Okay, here is a new resource that was brought to my attention by my awesome student teacher this fall! It's called PREZI. I like to describe it as PowerPoint on steroids. Seriously, I can't wait to start using this internet-based resource. As an educator, Prezi gives you an upgraded account for free (it's free anyway, but teachers get the low level "paid" account for free).
Check it out and see what you think. Looks like it might take some time to get used to using, but it appears to be well worth the effort.
Okay, today I am 10 years old again (what else is new, I'm always 10). I just received the word that I have been approved to attend an Ipad 2 conference and I will return to school WITH AN IPAD 2 to use in my classroom. Now, here is my plea......
1. What apps are you finding to be beneficial on the Ipad?
2. How are you using them in your classroom?
3. What cool educational things can I do?
I can't wait to begin playing with the Ipad 2 and figuring out how to make it a part of my class! Yes, I know, it might be tough with ONE, but hopefully this will be a springboard for more in our school. Michelle over at Fabulous in First is my partner in this venture. I know she is just as pumped as I am! Last year we attended an Ipod conference, this year...we step it up a notch!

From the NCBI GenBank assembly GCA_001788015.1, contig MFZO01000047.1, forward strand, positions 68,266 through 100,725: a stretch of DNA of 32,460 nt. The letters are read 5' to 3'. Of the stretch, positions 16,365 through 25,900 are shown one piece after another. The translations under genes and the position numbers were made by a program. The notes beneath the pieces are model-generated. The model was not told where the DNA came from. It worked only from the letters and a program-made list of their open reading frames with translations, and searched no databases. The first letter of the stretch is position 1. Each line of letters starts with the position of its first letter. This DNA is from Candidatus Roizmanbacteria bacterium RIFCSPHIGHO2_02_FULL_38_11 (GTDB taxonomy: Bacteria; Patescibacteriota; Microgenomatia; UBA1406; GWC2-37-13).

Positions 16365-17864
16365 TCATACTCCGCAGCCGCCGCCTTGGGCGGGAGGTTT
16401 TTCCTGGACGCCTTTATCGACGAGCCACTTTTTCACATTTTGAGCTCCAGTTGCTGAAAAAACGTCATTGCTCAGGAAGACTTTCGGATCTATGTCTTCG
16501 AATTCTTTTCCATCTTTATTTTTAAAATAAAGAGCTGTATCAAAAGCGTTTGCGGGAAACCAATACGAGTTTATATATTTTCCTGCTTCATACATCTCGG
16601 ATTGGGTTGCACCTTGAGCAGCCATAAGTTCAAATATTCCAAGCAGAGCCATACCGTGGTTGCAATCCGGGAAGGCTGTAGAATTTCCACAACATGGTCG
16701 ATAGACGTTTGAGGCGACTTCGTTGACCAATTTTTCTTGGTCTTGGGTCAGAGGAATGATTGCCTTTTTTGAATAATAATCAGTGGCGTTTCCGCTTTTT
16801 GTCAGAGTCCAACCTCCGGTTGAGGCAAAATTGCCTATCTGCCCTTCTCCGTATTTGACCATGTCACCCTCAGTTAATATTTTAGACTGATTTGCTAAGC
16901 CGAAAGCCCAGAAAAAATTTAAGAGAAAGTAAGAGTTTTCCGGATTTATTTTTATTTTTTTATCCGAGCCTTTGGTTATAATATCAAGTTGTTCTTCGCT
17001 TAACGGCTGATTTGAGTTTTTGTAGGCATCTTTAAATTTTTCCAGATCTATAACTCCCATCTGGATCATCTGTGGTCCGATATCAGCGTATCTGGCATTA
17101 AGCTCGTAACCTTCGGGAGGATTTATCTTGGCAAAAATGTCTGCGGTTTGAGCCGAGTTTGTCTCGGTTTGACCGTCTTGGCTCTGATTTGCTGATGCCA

To go along with my previous PB&J post, I thought it would be only appropriate to bring back some age old classic "First test of the year" files. After some successful google searching, I was able to locate some classics. YES, they are for fun and will bring a few laughs to the class, but the point is made! Check these out...for the primary grades, you may want to get some ideas from these and create your own. Have fun!
Had a great lesson today on direction following. My fifth graders are working on designing their own simple experiments using the design process. As we work on writing out our procedures and step by step instructions, I thought it was time for some fun "How To" direction writing. So......
I had my students write step by step instructions on "How to make a peanut butter and jelly sandwich". Obviously, with peanut allergies out there, you can use any type of sandwich (or an alternative such as Sunflower Seed Butter....yum).
Once I gave ample time for the students to write their step-by-step instructions, I pulled out my apron and revealed that I would be taking volunteers to read their instructions word for word while I created the wonderful sandwich that they described. I started by calling on students that I noticed finishing their instructions in 2 minutes. Needless to say, we ended up with some pretty funny looking sandwiches. I did EXACTLY what their direction stated. For example, if it said put the bread on the plate, I placed the entire bag of bread on the plate. If they stated, "Put the peanut better on a piece of bread", I put the entire jar on the bread. You get the idea.
Anyone, as I continued to call for volunteers, the number of hands became fewer and fewer. I save my "thorough" students for last, but still to no avail. The closest sandwich landed me with an inside out lunch because it was never stated that I should put the sandwich together with the peanut butter and jelly facing each other.
The lesson learned...when writing instructions to an experiment, you must be as detailed as possible in order for it to be repeated accurately. We had a TON of fun, a thousand laughs and I guarantee that the experiment procedures will be a heck of a lot better by tomorrow's class.